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Syngenta Field Report

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The Syngenta Field Report features information and experts from Syngenta sharing observations about issues growers are dealing with in the fields.

Meet your secondary pests

Feb 18, 2011

Caydee Savinelli

Do you know what lives in your soil? A bit of scouting before planting to identify pests can save you bushels this fall.
 
Here are some yield-robbing “secondary pests” that are becoming more common in many fields: 
  • Cutworms in the larval stage are caterpillars that cut plants at or just below the soil line. Often plants will appear wilted or stunted with the whorl of the plant often dead or dying. Most of the plant will not be consumed, merely eaten enough near the soil surface to cause it to fall over.
     
  • Grape colaspis larvae are very small, grayish-white or tan, stout, curved, and grub-like, with three pairs of legs near its head. When large populations of larvae develop, lateral roots, root hairs, and soft parts of underground stems are consumed. This injury becomes evident above ground as areas of yellow and stunted plants develop; and sometimes purpling of the leaves indicating a phosphorus deficiency, along with browning of the leaf tips and edges. Injury is more severe when weather conditions retard the growth of the seedlings.
     
  • White grub eggs are pearly white and oval, and are laid from one to several inches deep in the soil. Larvae are white, C-shaped, with 3 pair of prominent thoracic legs, just behind a brown head. Larval root feeding can cause severe damage or death of young corn seedlings. Pruned roots cause rolled and/or discolored (yellow and purple) leaves. Plants are stunted and may die, even after the corn is 1-2 feet tall.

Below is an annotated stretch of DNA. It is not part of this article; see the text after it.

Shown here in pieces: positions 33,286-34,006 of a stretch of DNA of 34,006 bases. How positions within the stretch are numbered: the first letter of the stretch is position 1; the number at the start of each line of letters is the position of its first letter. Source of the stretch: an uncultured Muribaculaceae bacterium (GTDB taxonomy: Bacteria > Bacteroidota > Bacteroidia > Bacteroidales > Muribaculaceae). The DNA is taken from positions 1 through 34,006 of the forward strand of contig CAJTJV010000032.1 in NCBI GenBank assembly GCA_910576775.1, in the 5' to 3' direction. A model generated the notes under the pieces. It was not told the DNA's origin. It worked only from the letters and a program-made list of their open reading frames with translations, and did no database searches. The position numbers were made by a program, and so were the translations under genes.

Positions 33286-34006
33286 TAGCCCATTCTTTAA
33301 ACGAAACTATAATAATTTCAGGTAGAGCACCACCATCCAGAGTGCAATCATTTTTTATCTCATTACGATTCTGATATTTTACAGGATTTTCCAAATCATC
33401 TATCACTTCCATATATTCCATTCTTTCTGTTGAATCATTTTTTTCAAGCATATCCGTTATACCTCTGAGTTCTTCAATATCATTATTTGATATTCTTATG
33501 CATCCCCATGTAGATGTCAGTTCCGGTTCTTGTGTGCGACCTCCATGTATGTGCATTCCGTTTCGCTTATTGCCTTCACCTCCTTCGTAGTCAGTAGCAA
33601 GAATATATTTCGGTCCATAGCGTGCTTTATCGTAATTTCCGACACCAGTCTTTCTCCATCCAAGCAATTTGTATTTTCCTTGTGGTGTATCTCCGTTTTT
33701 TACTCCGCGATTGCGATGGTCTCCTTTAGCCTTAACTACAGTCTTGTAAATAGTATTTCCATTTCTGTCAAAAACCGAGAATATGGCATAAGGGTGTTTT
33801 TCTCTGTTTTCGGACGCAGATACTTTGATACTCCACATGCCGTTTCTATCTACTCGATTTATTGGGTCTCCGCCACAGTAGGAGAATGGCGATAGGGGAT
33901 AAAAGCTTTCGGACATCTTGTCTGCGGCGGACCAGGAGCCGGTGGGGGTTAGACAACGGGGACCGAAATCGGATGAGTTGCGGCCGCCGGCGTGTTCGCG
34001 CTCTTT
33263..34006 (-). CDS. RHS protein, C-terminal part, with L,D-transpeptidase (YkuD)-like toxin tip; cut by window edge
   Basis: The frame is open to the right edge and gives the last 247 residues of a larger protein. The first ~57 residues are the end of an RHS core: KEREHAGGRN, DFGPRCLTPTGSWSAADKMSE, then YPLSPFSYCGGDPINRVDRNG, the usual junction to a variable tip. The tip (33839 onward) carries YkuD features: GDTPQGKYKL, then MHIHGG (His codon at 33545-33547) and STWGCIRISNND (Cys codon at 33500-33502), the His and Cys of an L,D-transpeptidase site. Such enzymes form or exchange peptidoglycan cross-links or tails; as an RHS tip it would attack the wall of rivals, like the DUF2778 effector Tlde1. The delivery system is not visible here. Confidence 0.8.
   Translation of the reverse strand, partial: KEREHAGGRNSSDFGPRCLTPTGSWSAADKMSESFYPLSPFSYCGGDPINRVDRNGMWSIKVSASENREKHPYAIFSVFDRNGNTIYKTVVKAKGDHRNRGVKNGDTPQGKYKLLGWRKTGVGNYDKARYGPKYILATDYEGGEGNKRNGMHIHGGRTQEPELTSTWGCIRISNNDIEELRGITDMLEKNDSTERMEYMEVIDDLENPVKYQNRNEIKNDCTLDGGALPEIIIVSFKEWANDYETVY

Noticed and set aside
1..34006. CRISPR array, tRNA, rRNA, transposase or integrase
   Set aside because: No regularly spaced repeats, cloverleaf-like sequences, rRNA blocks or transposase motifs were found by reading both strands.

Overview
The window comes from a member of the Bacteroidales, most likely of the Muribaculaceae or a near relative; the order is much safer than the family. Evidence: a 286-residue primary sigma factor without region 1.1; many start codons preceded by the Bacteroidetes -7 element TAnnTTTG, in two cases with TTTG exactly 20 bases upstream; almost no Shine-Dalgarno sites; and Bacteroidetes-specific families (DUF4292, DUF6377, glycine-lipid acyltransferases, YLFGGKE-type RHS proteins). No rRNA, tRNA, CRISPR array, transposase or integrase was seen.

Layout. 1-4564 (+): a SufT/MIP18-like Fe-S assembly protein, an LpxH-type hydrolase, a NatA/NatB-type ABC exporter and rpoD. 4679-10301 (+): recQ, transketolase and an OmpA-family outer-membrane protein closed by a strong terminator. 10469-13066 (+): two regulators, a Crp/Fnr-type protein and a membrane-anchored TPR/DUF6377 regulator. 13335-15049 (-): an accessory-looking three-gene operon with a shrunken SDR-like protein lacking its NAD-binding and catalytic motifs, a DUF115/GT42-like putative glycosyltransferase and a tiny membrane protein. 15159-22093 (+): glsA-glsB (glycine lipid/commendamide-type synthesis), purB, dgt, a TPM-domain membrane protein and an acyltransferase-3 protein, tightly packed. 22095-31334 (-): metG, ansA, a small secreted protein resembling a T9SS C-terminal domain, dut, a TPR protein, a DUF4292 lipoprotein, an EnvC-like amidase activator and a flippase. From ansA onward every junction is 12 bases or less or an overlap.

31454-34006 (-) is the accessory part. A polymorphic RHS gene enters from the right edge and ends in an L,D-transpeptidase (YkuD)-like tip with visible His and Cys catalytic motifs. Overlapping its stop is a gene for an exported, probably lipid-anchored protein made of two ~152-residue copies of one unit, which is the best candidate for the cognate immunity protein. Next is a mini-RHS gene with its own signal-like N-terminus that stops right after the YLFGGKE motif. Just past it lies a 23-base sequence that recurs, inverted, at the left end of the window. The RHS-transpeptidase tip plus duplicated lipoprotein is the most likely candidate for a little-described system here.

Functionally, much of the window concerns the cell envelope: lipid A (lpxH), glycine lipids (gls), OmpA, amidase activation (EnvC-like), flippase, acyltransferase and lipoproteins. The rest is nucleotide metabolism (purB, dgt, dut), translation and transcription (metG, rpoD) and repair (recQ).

• Wireworms can attack the crop as soon as seed is planted. The eggs are generally pearly white, round and difficult to see in the soil, and newly hatched wireworms are white with dark jaws. After feeding and molting several times, these larvae become hard, slender, jointed and shiny – generally orange, brown or yellow in color.  Most species tend to prefer heavy, moist soils, especially muck soils.
 

If you spot one or more of these insects in your field, check to see if you have reached critical populations of one, or some combination of, these pests, and consider using a soil-applied insecticide to protect your yield.


Caydee Savinelli is a technical brand manager for insecticides, responsible for several active ingredients developed and marketed by Syngenta Crop Protection.  She has focused on insect control throughout her career with Syngenta and legacy companies.  Caydee holds a doctorate in entomology from North Carolina StateUniversity.

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